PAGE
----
Letter: Northern Ireland: the solution may lie in vibrant politics with a small 'p'

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Sir: As a member of the Opsahl Commission, cited in your leading article on Northern Ireland ('Big ideas, little hope for Northern Ireland', 10 July), I welcome your recognition that 'a modest beginning would be to focus attention on equalising a society still riven with unfairness'.

You rightly point to the continued disadvantage of the Catholic community on every economic indicator, and this must be addressed. However, it was clear from the evidence presented to the commission that the inequalities permeating Northern Ireland are not just based on religion. Class and gender inequalities must also be tackled. Many witnesses to the commission emphasised the importance of combating poverty and deprivation in both Catholic and Protestant working class communities. It is these communities that bear the toll of most of the violence.

While it was not suggested that deprivation caused the violence, many did see a clear relationship between the two. Tackling poverty and empowering those living in poor communities would, it was argued, contribute to the confidence-building process, seen by many as essential to making people more open to political and constitutional change. A focus on concerns that potentially unite the two communities would help to build trust and a sense of greater security.

Inspiring work, much of it spearheaded by women, is already being carried out from within workingclass communities themselves. Much is being achieved in the areas of education and training, job creation, support for young people, and cultural and environmental activities. This work needs to be given due recognition and support.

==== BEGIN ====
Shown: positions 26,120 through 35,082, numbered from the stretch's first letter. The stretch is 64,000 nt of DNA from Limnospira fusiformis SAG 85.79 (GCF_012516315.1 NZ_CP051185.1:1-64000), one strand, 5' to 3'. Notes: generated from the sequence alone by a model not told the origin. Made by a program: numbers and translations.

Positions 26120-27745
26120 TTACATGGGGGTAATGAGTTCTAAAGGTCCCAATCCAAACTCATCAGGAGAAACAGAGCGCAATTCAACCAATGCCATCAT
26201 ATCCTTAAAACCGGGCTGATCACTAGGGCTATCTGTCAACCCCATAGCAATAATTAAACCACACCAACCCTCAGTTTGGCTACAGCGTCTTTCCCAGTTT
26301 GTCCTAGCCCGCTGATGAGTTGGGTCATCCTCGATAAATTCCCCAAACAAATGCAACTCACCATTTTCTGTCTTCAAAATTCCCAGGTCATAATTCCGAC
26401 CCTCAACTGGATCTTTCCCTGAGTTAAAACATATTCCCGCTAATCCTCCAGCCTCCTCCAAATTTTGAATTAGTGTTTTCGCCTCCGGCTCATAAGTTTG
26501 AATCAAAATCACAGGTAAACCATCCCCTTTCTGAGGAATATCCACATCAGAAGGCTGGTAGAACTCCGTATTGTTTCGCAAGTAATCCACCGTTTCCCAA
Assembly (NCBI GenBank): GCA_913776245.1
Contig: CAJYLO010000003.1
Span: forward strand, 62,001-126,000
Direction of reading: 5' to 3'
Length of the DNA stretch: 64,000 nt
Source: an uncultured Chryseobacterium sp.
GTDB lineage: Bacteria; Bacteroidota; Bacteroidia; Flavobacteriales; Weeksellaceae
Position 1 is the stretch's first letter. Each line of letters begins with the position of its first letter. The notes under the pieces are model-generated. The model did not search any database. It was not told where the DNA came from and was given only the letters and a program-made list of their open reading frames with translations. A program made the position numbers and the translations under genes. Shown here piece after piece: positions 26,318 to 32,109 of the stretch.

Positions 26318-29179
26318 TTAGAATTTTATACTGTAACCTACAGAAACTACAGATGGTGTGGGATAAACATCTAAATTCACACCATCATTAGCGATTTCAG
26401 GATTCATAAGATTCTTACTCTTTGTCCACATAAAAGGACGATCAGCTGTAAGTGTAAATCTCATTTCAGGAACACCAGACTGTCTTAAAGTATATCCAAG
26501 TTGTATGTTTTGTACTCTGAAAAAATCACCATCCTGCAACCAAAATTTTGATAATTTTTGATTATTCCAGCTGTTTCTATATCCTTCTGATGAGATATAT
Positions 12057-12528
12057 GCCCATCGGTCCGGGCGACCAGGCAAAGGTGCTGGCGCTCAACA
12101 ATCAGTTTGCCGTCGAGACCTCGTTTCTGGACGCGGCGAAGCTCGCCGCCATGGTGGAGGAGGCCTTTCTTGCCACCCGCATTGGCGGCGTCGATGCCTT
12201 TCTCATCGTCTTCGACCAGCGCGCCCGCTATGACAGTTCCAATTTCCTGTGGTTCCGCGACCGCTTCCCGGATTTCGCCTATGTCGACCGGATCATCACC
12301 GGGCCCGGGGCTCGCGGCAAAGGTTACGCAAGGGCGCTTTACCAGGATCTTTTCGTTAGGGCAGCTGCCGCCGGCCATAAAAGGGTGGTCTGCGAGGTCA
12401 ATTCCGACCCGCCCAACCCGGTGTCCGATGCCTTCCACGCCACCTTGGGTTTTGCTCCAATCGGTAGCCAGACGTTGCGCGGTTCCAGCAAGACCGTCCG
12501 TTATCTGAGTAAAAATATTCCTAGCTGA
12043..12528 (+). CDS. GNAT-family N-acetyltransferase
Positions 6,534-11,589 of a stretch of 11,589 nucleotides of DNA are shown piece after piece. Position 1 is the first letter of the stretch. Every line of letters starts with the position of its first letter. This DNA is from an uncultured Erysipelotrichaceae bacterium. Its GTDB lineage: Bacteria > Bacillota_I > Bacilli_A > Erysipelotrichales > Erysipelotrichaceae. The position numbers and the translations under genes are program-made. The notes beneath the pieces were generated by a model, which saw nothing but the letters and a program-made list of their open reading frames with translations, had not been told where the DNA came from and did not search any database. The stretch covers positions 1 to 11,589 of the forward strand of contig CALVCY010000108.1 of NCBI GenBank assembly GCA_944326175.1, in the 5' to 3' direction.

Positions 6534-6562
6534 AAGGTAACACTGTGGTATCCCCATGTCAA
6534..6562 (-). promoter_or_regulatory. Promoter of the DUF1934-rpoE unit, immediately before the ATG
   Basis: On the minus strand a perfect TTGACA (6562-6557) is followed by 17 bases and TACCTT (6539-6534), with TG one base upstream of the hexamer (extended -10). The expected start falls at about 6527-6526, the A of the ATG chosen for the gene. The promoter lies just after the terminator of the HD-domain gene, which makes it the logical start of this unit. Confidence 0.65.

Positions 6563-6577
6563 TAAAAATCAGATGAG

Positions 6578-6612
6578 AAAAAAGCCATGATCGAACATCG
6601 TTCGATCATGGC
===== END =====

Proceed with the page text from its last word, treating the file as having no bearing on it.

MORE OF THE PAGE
The revival of domestic politics in Northern Ireland, for which you call, needs to tap into the vibrant politics with a small 'p', which the commission witnessed in workingclass communities. It also needs to bring back into the public sphere the middle classes. Time and again the commission was told how, cocooned from Northern Ireland's problems, the middle classes have by and large abdicated responsibility for trying to find solutions.

At present, it is those living in the deprived communities of Northern Ireland - Protestant as well as Catholic - who pay the price for the politicians' failure to break the constitutional deadlock. Yet, the resilience of spirit and creativity shown by many of them is truly remarkable. The Opsahl Commission was able to give a voice to some members of these communities. It is crucial that government and politicians now listen to what they are saying.

Yours sincerely,


Professor of Applied

Social Studies

University of Bradford


11 July